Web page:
While Jill is still working on gathering notes for you on the latest revision, I have another exciting step in the publication process. We get to start thinking about your cover! Jill and I will fill out a form to share with our designers—who work serious magic and make the best…

View original post 588 more words

Covers of Classics: a Genre Mash-Up

I’m excited to reveal my new project of diversion.

I majored in interdisciplinary studies, which is a fancy way of saying “I couldn’t decide on just one major, so I proposed my own to the university, and they accepted.” I called my curriculum “Visual Communication.” It included studying the written word (literature, writing, and editing) as well as two-dimensional art (design, art history, and photography). In college, I focused on writing and had some short stories and poetry published. When I graduated, I worked as a designer, doing some editing from time to time to distract myself. Now I’m focusing on editing, and it’s no exaggeration when I call it my dream job. When I help writers polish their prose, I feel like a superhero.

And yet I still need to feed that visual side. So I came up with a new project, and I’m really hoping that you’ll collaborate with me! Introducing:



So here’s where you come in.

I’ve chosen 20 classic books and 20 different genres. It’s up to you to pick the combinations. I’ll choose my favorites from your suggestions, and I’ll post them on Wednesdays.

Note: I won’t be posting every Wednesday. The third Wednesday of the month is reserved for Query Workshops, and I can’t guarantee I’ll always get a chance to do the designs.

Why am I doing this?

It’s a distraction, it’s a chance for creative collaboration, and it’s good practice for me to keep my design skills from getting rusty. It’s also meant to treat my perfectionism. I will give myself a time limit for each design, and when the time is up, my design is finished. No endless tweaking for these. You’ll be seeing some less-than-perfect designs, but hopefully I’ll grow as a person by letting go of my need for perfection.

The Choices

Choices that have been crossed out are pairings I’ve already designed. However, if you contribute your own, you can choose from any of the two columns below.

1 Alice in Wonderland Adventure/Epic
2 Anne of Green Gables Chick Lit
3 Beowulf Comedy
4 The Count of Monte Cristo Drama
5 Dr Jekyll and Mr Hyde Fantasy
6 Gulliver’s Travels Historical Fiction
7 Hamlet Historical Romance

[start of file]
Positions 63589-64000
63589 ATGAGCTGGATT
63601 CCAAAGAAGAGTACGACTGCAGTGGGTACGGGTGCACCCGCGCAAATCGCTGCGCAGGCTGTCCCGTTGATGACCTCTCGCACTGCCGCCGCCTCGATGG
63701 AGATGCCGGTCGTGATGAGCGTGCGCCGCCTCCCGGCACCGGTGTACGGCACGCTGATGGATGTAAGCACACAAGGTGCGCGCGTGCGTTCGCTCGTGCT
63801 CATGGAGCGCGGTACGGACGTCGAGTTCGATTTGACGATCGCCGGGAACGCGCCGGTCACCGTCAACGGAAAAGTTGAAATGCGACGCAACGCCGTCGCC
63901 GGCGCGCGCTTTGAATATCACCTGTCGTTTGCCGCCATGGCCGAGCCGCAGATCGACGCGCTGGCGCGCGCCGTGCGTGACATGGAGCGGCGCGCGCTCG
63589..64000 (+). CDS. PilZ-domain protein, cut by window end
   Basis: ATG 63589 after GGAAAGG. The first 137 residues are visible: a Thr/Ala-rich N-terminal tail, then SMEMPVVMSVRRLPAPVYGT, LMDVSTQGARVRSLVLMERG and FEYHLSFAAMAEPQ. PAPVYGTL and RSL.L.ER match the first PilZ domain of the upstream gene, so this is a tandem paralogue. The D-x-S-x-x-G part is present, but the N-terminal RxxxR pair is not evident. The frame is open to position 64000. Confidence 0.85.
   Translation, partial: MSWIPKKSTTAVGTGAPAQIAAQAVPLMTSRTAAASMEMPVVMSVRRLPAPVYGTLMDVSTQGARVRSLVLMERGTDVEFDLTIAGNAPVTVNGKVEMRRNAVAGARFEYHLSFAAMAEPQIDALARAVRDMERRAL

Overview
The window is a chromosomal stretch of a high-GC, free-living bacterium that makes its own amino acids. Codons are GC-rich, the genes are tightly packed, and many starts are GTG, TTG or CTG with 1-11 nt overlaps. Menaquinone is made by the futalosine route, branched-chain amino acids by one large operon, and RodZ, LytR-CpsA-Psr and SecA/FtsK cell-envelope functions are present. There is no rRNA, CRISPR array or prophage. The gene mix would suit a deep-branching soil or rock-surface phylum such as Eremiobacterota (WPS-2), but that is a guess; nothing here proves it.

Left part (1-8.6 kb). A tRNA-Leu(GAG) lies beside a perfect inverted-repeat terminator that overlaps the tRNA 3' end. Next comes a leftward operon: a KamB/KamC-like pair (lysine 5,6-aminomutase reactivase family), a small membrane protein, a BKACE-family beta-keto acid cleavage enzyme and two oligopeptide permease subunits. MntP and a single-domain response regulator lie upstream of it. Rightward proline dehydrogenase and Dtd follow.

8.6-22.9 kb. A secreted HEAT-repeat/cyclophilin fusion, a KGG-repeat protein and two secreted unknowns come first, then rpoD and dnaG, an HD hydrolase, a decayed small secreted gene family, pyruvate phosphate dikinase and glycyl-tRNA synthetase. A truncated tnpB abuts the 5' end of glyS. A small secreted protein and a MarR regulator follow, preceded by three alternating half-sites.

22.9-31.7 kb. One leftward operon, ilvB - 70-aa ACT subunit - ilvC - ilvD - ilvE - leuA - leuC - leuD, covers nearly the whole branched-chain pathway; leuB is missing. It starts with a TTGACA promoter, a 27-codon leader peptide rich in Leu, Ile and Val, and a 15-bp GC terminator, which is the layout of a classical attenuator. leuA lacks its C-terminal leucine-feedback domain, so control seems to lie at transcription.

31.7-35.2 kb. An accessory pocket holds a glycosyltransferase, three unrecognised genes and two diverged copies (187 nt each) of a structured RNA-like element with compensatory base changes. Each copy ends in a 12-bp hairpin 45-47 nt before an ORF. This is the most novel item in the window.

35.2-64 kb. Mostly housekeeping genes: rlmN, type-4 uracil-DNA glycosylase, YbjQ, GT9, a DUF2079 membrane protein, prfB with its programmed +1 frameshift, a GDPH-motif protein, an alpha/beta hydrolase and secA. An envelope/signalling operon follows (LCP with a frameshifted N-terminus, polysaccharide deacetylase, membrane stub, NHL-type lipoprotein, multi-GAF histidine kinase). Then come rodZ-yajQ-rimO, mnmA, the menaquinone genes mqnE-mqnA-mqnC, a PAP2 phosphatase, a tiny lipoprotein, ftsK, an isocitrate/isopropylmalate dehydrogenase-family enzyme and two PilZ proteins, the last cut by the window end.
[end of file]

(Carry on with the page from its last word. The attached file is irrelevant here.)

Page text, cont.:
8 The Adventures of Huckleberry Finn Horror
9 The Importance of Being Earnest Literary Classic
10 Jane Eyre Literary Contemporary
11 The Jungle Book Memoir
12 Les Miserables Illustrated Middle Grade
13 Metamorphosis Mystery
14 The Odyssey Science Fiction
15 Peter Pan Self-Help
16 Pride & Prejudice Textbook
17 Pygmalion Thriller
18 The Scarlet Letter Travel Guide
19 Adventures of Sherlock Holmes Women’s Fiction
20 Treasure Island YA Contemporary


My first request came as a result of asking a few people to pick a number 1–20. They chose 11 & 8—The Jungle Book as a Horror novel.



I’ll blog each mash-up I design, then link to them below. If you’d like to participate, please read on. Otherwise choose your mash-ups and comment with them below! Your pairing could be next!

  1. The Jungle Book—Horror

Designers and Illustrators—Want to participate?

Please do! Just post yours on your blog or website, including a link back to this page. Don’t forget to tell us which pairing it is. You can choose one of the suggestions given from commenters, or you can decide on a pairing yourself. There are no restrictions. All of you could do a Chick Lit Beowulf if you wanted. Then use the form below to give me the link so I can add it to the list of results. Note, if you post yours to a WordPress blog, I will also reblog your contribution.

Note: By entering, you accept responsibility and ownership over your artwork. If your artwork should be found to be a copyright infringement, I am not responsible. All of the titles above are in the public domain. It’s up to you to get permission to use any images or fonts in your design.